Even if, as the protester contends, the agency did not give adequate weight to the relative relevance of offerors’ past performance, there is no basis in the record to conclude that the protester could have been prejudiced.  In this regard, competitive prejudice is an essential element of a viable protest, and we will sustain a protest only where the protester demonstrates that, but for the agency’s improper actions, it would have had a substantial chance of receiving the award.  DRS ICAS, LLC, B-401852.4, B‑401852.5, Sept. 8, 2010, 2010 CPD ¶ 261 at 21.  Here, Raytheon had higher ratings than Northrop under each of the first four evaluation factors--each of which was weighted more heavily in the award decision than past performance or cost.  AR, Tab I.3, SSDD, at 3; RFP § M-2 at 80.  On this record, we find no basis to conclude that a lower rating for Raytheon under the fifth-least important evaluation factor would give Northrop a substantial chance for award--particularly where the record shows that the agency selected Raytheon’s proposal for award over the proposal of Offeror 3, which had a higher-rated and lower cost proposal as compared to Northrop.  AR, Tab I.3, SSDD, at 3.  In sum, find no basis to conclude that any of Northrop’s allegations regarding the evaluation of offerors’ past performance provides a basis to sustain the protest.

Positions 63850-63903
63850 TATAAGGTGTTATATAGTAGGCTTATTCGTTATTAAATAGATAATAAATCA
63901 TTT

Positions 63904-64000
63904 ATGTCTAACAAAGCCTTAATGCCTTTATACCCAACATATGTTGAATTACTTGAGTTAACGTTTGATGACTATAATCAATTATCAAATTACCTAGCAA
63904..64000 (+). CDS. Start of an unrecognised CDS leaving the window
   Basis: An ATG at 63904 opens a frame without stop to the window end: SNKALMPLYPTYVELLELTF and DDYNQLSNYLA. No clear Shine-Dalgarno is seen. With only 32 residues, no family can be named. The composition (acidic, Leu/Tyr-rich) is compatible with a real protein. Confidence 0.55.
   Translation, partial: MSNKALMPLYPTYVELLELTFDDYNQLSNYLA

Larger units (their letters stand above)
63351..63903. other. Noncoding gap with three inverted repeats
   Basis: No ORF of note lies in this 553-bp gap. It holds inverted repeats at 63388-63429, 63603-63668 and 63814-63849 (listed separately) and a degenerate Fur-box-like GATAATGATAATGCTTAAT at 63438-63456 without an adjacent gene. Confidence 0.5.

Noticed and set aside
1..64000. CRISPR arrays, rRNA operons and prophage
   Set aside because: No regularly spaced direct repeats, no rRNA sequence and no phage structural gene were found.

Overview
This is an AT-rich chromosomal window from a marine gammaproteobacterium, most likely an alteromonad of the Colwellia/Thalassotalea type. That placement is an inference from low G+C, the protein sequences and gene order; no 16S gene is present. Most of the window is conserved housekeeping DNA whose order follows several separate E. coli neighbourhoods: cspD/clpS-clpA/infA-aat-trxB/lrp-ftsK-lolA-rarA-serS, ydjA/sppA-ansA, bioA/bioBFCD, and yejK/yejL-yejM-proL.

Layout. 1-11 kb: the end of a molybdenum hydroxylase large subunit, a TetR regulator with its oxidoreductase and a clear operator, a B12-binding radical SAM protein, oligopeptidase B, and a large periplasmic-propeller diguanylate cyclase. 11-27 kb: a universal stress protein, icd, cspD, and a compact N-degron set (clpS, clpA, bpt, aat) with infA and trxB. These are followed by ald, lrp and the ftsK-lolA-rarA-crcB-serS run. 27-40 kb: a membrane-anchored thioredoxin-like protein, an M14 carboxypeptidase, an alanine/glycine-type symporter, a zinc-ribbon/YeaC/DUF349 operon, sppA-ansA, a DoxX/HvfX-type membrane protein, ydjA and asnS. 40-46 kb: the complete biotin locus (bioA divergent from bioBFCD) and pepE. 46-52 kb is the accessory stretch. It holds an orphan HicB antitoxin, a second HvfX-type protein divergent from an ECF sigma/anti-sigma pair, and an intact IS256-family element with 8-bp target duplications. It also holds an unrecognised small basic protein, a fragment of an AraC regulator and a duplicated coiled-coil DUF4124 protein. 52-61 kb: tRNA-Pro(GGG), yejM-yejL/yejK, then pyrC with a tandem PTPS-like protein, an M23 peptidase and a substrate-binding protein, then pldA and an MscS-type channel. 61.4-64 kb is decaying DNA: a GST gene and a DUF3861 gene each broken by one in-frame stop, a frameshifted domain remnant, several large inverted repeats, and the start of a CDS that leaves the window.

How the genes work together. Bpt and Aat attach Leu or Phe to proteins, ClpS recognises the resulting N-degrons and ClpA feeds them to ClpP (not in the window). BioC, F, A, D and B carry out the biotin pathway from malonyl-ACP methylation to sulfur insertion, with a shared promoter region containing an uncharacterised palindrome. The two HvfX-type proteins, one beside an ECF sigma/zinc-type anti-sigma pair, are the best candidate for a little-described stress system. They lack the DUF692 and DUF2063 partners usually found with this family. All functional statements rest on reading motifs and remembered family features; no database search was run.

Unequal Discussions

Finally, Northrop contends that DHS improperly conducted discussions with Raytheon and failed to provide the protester with the same opportunity to revise its proposal.  Specifically, the protester argues that the agency improperly allowed the awardee to submit a portion of a risk questionnaire for a proposed subcontractor that was omitted from its final proposal revision (FPR); having done so, Northrop argues, the agency should have conducted a new round of discussions and allowed the protester to submit a revised proposal.  We find no merit to this argument.